Reading Andrew Booth’s Mechanical Resolution of Linguistic Problems (1958) I came across some interesting passages about the beginnings of text computing that suggest an alternative to the canonical Roberto Busa story of origin. Booth (the primary author) starts the book with a “Historical Introduction” in which he alludes to Busa’s project as part of a list of linguistic problems that run parallel to the problems of machine translation:
In parallel with these (machine translation) problems are various others, sometimes of a higher, sometimes of a lower degree of sophistry. There is, for example the problem of the analysis of the frequency of occurence of words in a given text. … Another problem of the same generic type is that of constructing concordances for given texts, that is, lists, usually in alphabetic order, of the words in these texts, each word being accompanied by a set of page and line references to the place of its occurrence. … The interest at Birkbeck College in this field was chiefly engendered by some earlier research work on the Dialogues of Plato … Parallel work in this field has been carried out by the I.B.M. Corporation, and it appears that some of this work is now being put to practical use in the preparation of a concordance for the works of Thomas Aquinas.
A more involved application of the same sort is to the stylistic analysis of a work by purely mechanical means. (p. 5-6)
In Mechanical Resolutions he continues with a discussion of how to use computers to count words and to generate concordances. He has a chapter on the problem of Plato’s dialogues which seems to have been a set problem at that time and, of course, there are chapters on dictionaries and machine translation. He describes some experiments he did starting in the late 40s that suggest that Searle’s Chinese Room Argument of 1980 might have been based on real human simulations.
Although no machine was available at this time (1948), the ideas of Booth and Richens were extensively tested by the construction of limited dictionaries of the type envisaged. These were used by a human untutored in the languages concerned, who applied only those rules which could eventually be performed by a machine. The results of these early ‘translations’ were extremely odd, … (p. 2)
Did others run such simulations of computing with “untutored” humans in the early years when they didn’t have access to real systems? See also the PDF of Richens and Booth, Some Methods of Mechanized Translation.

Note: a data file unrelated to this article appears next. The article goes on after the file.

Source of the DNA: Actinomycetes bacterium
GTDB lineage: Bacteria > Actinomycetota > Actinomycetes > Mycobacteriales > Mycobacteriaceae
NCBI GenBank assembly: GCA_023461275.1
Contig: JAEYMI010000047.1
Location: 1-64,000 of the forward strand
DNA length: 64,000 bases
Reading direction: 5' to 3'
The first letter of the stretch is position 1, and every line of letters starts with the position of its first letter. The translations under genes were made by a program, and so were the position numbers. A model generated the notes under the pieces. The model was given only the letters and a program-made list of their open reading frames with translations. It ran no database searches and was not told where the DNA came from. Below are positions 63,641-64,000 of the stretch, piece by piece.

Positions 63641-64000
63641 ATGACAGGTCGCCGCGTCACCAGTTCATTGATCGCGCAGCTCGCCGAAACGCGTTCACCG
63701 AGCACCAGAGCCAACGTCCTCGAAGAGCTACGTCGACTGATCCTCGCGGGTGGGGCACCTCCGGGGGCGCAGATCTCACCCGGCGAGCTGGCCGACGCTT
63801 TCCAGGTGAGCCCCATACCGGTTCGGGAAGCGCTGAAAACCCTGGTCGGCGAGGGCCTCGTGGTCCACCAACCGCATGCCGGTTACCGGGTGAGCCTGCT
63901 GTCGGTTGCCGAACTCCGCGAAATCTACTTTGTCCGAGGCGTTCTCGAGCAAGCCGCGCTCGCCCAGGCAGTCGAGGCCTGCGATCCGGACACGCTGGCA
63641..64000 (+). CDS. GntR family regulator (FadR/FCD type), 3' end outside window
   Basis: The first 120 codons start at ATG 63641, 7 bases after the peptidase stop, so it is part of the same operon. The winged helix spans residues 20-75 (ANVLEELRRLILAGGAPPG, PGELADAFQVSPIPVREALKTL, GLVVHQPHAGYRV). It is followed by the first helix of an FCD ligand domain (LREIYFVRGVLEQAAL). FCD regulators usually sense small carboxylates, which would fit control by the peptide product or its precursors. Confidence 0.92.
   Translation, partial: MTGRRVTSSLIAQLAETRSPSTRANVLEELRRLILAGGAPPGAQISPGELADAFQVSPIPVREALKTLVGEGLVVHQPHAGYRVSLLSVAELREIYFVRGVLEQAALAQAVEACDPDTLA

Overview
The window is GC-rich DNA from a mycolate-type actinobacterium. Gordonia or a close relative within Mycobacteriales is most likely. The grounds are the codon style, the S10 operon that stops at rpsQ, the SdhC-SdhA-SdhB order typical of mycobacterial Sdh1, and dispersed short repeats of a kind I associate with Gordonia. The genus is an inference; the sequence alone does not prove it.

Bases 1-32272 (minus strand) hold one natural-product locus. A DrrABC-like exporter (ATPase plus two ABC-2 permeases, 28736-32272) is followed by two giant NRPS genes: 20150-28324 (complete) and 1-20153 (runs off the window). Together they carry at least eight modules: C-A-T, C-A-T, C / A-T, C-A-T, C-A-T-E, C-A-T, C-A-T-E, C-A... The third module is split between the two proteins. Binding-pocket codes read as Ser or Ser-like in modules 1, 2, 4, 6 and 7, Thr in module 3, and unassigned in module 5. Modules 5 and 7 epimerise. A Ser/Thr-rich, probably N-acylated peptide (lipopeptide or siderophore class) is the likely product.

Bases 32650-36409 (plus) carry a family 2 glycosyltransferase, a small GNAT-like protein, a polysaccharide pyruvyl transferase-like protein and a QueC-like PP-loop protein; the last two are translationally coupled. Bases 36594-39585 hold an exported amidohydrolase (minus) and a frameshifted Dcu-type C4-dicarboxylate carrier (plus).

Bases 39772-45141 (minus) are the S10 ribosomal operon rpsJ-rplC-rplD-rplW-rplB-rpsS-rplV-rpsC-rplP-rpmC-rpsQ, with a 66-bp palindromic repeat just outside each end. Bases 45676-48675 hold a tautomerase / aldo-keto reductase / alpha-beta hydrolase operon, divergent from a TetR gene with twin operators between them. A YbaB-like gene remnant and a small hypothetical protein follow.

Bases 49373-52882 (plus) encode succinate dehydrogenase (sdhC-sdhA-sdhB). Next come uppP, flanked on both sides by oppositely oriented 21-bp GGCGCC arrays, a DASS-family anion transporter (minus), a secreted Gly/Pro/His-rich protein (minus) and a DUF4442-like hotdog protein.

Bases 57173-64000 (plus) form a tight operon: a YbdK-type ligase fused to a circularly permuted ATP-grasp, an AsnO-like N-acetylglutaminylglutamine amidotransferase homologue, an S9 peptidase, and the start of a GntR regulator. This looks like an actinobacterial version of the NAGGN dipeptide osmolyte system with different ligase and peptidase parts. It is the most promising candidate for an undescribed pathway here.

As for Andrew D. Booth, he ended up in Canada working on French/English translation for the Hansard, the bilingual transcript of parlimentary debates. (Note that Bill Winder has also been working on these, but using them as source texts for bilingual collocations. ) Andrew and Kathleen Booth wrote a contribution on The Origins of MT (PDF) that describes his early encounters with pioneers of computing around the possibilities of machine translation starting in 1946.
We date realistic possibilities starting with two meetings held in 1946. The first was between Warren Weaver, Director of the Natural Sciences Division of the Rockefeller Foundation, and Norbert Wiener. The second was between Weaver and A.D. Booth in that same year. The Weaver-Wiener discussion centered on the extensive code-breaking activities carried out during the World War II. The argument ran as follows: decryption is simply the conversion of one set of “words”â€“the codeâ€“into a second set, the message. The discussion between Weaver and A.D. Booth on June 20, 1946, in New York identified the fact that the code-breaking process in no way resembled language translation because it was known a priori that the decrypting process must result in a unique output. (p. 25)
Booth seems to have successfully raised funds from the Nuffield Foundation for a computer at Birkbeck College at the University of London that was used by L. Brandwood for work on Plato, among others. In 1962 he and his wife migrated to Saskatchewan to work on bilingual translation and then to Lakehead in Ontario where they “continued with emphasis on the construction of a large dictionary and the use of statistical techniques in linguistic analysis” in 1972. They retired to British Columbia in 1978 as most sensible Canadians do.
In short, Andrew Booth seems to have been involved in the design of early computers in order to get systems that could do machine translation and that led him to support a variety of text processing projects including stylistic analysis and concording. His work has been picked up as important to the history of machine translation, but not for the history of humanities computing. Why is that?
In a 1960 paper on The future of automatic digital computers he concludes,
My feeling on all questions of input-output is, however, the less the better. The ideal use of a machine is not to produce masses of paper with which to encourage Parkinsonian administrators and to stifle human inventiveness, but to make all decisions on the basis of its own internal operations. Thus computers of the future will communicate directly with each other and human beings will only be called on to make those judgements in which aesthetic considerations are involved. (p. 360)